Kim Bailey has, over the years, gone through a number of transformations and training locations as well as a major domestic upheaval and a Henry Cecil-like slump. That must have caused this consummate horseman to question whether he should continue to pursue his career.

Throughout, Bailey has always had the respect of his fellow professionals, even in the darkest days. The same was true of course for the future Sir Henry before the arrival of Frankel and the subsequent great loyalty – hardly surprising one might say – of Prince Khalid Abdullah. The recent passing of Prince Khalid could have significant implications for the future of many of the present-day’s leading Flat-race trainers.

Bailey’s own darkest years came in the first decade of the present century when in the four seasons between 2004 and 2008 he won respectively only six, six, nine and finally three races. Those three in 2007-8 came from 131 runs and produced earnings of a little over £29,000. Nowadays he characteristically has one of the higher strike rates, operating at close to 18%. Less than three per cent must have given him kittens!

The Racing Post statistics for each trainer includes a section at the bottom entitled Big Races Won. Between March 2002 and November 2012, a full decade, none of the Bailey winners qualified for entry in that section.

In more recent times, he has built up his business again at a modern farm in Andoversford, 15 minutes or so from Cheltenham. A great adherent to modern technology, he was moving around his snow-covered 70-strong yard on Sunday morning, reflecting by video on the previous afternoon’s exploits by one of three chasers that could be lining up in the top races at Prestbury Park in six weeks’ time.

As he progressed with his commentary, all the time he was sharing the credit, principally to David Bass, whose opportunist ride on First Flow he described as “one of the best rides I’ve ever seen”. Also earning his gratitude were various key members of his staff. If ever there was a benevolent boss, it is Kim Bailey, who stresses that any success achieved by Thornfield Farm is very much a team effort.

That attitude will undoubtedly bring loyalty from the staff and he certainly has managed to keep a number of owners, among them First Flow’s, Tony Solomons, with him over many years. “Tony was one of my first owners all those years ago and I’m so happy for him. First Flow was not an expensive buy and he’s done so well for us,” says Bailey.

He certainly has. Saturday’s win for First Flow was his sixth in succession and his tenth in all from only 16 races over obstacles. The race was worth a few bob short of £60k and represented a nice early birthday present for his owner.

Tony rarely has more than a couple of horses in training but the retired banker also had tremendous success in recent years with the staying Flat handicapper, Nearly Caught. That smart gelding, trained by Hughie Morrison, won nine races and was placed 15 times.

His last win, as an eight-year-old, came on his final appearance when he easily won a Newmarket Listed race from an official rating of 107. That was his fourth Listed win, to which he could add a Group 2 victory at Deauville as a six-year-old. All of his five stakes wins and eight places came in his final three seasons’ racing.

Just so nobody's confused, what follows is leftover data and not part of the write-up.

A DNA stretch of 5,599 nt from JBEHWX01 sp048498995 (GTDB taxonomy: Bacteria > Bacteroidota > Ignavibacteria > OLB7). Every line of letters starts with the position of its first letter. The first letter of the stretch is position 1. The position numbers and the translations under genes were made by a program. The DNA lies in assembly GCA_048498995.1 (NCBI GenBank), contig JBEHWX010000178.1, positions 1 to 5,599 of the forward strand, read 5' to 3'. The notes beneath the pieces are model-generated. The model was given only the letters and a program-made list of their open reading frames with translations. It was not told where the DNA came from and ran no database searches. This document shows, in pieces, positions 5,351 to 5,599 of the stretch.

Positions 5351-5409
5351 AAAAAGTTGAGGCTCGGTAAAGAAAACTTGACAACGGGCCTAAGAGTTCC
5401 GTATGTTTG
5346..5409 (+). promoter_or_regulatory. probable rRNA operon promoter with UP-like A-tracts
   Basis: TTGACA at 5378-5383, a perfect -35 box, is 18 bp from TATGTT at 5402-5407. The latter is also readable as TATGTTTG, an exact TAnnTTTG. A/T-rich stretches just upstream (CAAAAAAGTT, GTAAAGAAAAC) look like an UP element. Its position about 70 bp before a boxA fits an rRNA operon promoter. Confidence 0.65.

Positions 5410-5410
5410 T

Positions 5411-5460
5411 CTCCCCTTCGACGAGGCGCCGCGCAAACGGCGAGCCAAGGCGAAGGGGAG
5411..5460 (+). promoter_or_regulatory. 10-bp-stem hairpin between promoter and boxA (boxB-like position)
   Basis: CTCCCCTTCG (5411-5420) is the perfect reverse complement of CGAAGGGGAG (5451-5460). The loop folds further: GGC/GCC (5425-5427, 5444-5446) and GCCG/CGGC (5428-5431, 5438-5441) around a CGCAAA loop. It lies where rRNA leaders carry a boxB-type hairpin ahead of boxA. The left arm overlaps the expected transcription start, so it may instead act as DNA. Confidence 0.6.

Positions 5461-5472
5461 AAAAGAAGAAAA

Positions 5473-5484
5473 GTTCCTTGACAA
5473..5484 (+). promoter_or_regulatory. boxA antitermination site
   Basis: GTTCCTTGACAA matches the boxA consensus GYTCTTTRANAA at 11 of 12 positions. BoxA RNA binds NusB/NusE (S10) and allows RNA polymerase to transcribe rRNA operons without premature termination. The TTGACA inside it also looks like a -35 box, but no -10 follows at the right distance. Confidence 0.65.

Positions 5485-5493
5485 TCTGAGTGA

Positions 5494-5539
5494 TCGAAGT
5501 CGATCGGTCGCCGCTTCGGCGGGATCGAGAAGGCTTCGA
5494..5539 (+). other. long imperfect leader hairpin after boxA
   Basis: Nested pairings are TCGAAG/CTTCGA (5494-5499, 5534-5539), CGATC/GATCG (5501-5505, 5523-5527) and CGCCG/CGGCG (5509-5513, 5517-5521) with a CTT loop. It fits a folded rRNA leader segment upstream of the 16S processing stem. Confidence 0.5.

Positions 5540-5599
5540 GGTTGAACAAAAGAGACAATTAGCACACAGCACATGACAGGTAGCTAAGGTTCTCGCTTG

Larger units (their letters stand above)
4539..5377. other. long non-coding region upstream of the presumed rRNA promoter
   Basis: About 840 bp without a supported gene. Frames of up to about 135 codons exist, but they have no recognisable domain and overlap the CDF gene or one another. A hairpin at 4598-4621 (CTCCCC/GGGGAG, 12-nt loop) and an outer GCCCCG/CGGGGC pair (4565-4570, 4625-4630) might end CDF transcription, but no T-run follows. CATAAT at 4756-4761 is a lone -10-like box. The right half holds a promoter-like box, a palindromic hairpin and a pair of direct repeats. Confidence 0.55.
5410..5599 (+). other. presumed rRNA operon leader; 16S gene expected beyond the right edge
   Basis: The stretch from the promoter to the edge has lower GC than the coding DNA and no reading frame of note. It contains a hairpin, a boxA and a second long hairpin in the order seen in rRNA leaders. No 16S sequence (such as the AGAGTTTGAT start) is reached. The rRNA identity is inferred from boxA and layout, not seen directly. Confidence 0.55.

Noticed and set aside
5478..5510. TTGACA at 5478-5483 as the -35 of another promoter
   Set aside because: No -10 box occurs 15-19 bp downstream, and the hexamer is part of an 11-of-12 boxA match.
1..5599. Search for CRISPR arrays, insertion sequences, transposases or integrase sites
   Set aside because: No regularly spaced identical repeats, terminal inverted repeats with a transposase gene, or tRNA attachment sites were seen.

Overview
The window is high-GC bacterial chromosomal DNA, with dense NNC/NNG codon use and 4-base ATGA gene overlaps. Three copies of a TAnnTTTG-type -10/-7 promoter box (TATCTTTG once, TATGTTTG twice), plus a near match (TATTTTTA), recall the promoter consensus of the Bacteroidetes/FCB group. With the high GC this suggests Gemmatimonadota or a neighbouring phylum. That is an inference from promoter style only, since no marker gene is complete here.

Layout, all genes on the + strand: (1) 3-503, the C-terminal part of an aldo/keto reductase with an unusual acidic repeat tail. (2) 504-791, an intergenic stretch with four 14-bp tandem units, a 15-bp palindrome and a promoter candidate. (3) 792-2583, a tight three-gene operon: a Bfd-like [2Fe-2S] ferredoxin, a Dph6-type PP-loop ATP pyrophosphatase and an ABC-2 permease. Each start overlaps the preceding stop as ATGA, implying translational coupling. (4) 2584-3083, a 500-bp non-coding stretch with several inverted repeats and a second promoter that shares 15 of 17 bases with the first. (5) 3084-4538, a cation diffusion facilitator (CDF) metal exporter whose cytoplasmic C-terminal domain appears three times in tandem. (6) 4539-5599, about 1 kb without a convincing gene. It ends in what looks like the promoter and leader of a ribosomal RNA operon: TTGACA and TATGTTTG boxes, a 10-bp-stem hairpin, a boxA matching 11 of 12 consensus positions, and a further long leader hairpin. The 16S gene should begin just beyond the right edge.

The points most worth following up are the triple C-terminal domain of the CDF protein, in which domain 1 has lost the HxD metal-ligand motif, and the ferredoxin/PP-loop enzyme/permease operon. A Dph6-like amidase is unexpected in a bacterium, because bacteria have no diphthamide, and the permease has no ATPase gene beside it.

While Bailey had some sparse years where major races were concerned, that could not be said of 2020 when he earned seven entries in that category. First Flow is joined by Imperial Aura and Vinndication as fellow high-class performers and Bailey hopes all three will make it to the Festival.

He regards Vinndication as a potential Gold Cup candidate. The eight-year-old is still lightly-raced and although he has yet to win going left-handed, he ran a blinder when only two lengths behind Cyrname in the Charlie Hall Chase at Wetherby when starting out the present campaign at the end of October.

Bailey aimed him at the Ladbroke (ex-Hennessy) Handicap Chase at Newbury the following month and the gelding was still very much in contention when unseating David Bass five fences out (his only non-completion) under a big weight. The trainer hopes he will be able to prepare him in time to participate.

Until Imperial Aura’s unexpected early exit from his Kempton Grade 2 target a couple of weeks back he had been carrying all before him, adding two nice wins to his Cheltenham Festival novice handicap chase victory in March. Another eight-year-old, like his two stablemates he also has an enviable win ratio, seven from 12.

Nothing succeeds like success. From the dark days Bailey has now put together seven highly rewarding seasons, all bar last term’s 32 (for obvious Covid) reasons bringing between 43 and 61 wins and at least £400k in earnings.

With £450,000 already this term and more than three months to go, he could even get close to the £696,000 of the extraordinary Master Oats/ Alderbrook campaign when he had 72 wins from 312 runs, especially if things work out at the Festival.

It is hard not to be excited by First Flow, but one other horse produced an even more eye-opening performance the same afternoon. The Venetia Williams-trained and Rich Ricci-owned Royale Pagaille turned the Peter Marsh Chase at Haydock Park into a rout and must be followed over a cliff for the rest of the season and beyond.